The reef is beautifully formed with several shallow caves and overhangs. Owing to its location gentle currents sweep down either side of the island attracting many pelagic species in towards the reef, which itself supports an abundance of marine life.
Why Prescription swim Goggles should not be used for Diving or Snorkeling

Prescription goggles are an essential part of your snorkeling equipment or snorkel set. If you wear glasses or contact lenses you can benefit from prescription goggles when you go snorkeling. When you buy your snorkeling equipment or snorkel set then be sure to included prescription goggles. At we sell a great range snorkeling equipment and snorkel sets and they are all available with prescription goggles.

It still amazes us when we talk to customers who are buying snorkel set and snorkeling equipment from that they can also buy prescription goggles and no longer need to struggle with their vision when snorkeling . If you have bad vision then prescription goggles are a must. Use them with your snorkel set or snorkelling equipment, use them for snorkelling or swimming.

When you go on holiday you spend a lot of money on your holiday and there are so many wonderful things to see in the underwater world so investing in prescription goggles for swimming or snorkeling is a valuable part of your snorkeling equipment or snorkel set. You would not want to miss out would you?

Many swimmers use prescription goggles in the swimming pool but they don’t realise that you can also get prescription goggles as part of your snorkel set or snorkeling equipment. However it is not a good idea to wear prescription goggles designed for swimming for snorkeling. You should only wear prescription goggles designed for snorkeling as part of your snorkeling equipment or snorkel set. It can be very bad for your eyes to try and snorkel in prescription goggles designed for swimming. So buy the correct equipment for the correct activity. Prescription goggles for snorkeling should be part of your snorkeling equipment or set these typically have a soft “skirt” which cover your nose this means you can equalise the pressure of your snorkel set or snorkeling equipment prescription goggles. Prescription goggles designed for swimming have no nose pocket so you cannot equalise the air pocket if you use these prescription goggles as part of your snorkel set or snorkeling equipment. So you can get mask squeeze which is a feeling of your eyes being sucked out very nasty!!. So you can see it’s not worth risking damaging your eyes by buying the wrong type of prescription goggles for your snorkel set or snorkelling equipment.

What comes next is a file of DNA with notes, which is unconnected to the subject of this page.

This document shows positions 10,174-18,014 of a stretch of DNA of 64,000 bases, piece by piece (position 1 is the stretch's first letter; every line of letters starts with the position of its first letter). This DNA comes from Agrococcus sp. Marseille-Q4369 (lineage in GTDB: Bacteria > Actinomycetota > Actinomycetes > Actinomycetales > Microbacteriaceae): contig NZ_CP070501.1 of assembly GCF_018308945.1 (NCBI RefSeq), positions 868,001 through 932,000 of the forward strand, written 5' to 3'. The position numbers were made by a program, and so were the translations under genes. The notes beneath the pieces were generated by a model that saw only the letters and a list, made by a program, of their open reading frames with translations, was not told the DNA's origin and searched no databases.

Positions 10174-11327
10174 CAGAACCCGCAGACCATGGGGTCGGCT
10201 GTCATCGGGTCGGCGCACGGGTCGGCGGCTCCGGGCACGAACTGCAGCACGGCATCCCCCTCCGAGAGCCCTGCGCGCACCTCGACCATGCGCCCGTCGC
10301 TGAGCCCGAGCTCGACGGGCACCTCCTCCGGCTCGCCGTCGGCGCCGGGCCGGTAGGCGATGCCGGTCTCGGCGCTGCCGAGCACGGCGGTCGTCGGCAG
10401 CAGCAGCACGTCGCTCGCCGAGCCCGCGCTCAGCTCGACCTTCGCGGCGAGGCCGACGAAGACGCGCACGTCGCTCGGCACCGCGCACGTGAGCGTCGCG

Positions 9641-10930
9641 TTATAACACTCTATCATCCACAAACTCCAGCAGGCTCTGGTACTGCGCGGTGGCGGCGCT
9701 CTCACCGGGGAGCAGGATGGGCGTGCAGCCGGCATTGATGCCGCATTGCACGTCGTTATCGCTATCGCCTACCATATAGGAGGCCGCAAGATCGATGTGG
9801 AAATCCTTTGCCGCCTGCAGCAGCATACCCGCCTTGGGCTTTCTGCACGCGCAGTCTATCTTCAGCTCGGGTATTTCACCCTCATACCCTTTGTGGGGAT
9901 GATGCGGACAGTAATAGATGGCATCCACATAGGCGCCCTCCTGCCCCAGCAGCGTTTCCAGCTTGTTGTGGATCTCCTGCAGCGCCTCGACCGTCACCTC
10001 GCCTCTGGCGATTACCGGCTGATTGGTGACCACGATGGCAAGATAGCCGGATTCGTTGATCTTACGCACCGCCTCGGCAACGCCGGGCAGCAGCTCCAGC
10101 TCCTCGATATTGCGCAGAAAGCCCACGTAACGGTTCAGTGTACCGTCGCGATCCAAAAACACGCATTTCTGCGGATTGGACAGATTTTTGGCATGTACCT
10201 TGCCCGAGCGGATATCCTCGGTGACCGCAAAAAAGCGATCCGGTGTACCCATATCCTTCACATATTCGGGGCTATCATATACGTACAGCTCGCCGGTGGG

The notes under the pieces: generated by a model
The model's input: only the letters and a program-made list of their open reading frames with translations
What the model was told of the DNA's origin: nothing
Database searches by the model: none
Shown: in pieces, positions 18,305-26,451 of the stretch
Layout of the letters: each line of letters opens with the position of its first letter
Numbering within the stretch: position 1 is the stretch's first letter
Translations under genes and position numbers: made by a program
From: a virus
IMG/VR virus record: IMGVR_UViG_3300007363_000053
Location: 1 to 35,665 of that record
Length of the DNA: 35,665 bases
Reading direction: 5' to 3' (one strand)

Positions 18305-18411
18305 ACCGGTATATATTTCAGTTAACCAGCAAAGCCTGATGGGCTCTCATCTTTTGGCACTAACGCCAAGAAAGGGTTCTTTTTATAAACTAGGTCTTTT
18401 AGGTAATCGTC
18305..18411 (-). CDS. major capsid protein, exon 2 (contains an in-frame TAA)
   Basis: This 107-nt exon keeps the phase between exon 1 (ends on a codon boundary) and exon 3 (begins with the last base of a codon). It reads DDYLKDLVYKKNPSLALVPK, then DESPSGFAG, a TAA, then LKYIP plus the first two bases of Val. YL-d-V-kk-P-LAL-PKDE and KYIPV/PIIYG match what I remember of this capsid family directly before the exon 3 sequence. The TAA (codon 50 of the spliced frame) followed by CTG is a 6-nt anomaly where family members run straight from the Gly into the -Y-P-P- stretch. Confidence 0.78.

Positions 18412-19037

I love choosing new prescription goggles when I am looking to buy a new mask for my snorkel equipment or snorkel set. I get very excited because you know that lovely set of prescription goggles is going to let you see so much and enjoy so much you are going to share many adventures together. Say you had not invested in prescription goggles to go snorkeling in, say you had decided not to included prescription goggles as part of your snorkeling set, just think how upset you be if you has an encounter with a lovely turtle or dolphin and all you could see was a blur or if you had no prescription goggles as part of your snorkeling equipment or snorkel set you would not be able to see the tiny little fish living on the coral heads in the reef. You have saved for and planned your snorkeling adventure all year and you decided to not bother buying prescription goggles as part of your snorkeling equipment or snorkeling set, you miss out on an opportunity of a life time. What a shame.

Prescription goggles are not expensive here at, we have tried to find an affordable way for you to buy prescription goggles as part of your snorkel set or snorkeling equipment prices start from £69.95. So you see  they are affordable and in fact a must if you are going to get the most from your snorkeling holidays.

Its not just the enjoyment you miss out on if you have not bought prescription goggles as part of your snorkeling equipment or snorkel set it’s also a matter of safety. Imagine going snorkeling off a boat and surfacing and not being able to recognise your boat, if you had invested a small amount of money in prescription goggles as part of your a snorkeling set or snorkeling equipment you would save yourself all that anxiety. The other scenario could be even worse. Imagine if you come out of the water, the current has drifted and you are along the shore,  you can’t see where you are you can’t see any familiar landmarks, everything is a blur you can’t find your beach towel or hotel. You can’t even see to reunite yourself with your glasses. All this worry is so unnecessary if you buy prescription goggles as part of your snorkels set or snorkeling equipment.

So for enjoyment of your holiday, invest in prescription goggles as part of your snorkeling equipment or snorkel set. To avoid your eyes being damaged and for safety, invest in prescription goggles as part of your snorkeling equipment or snorkel set.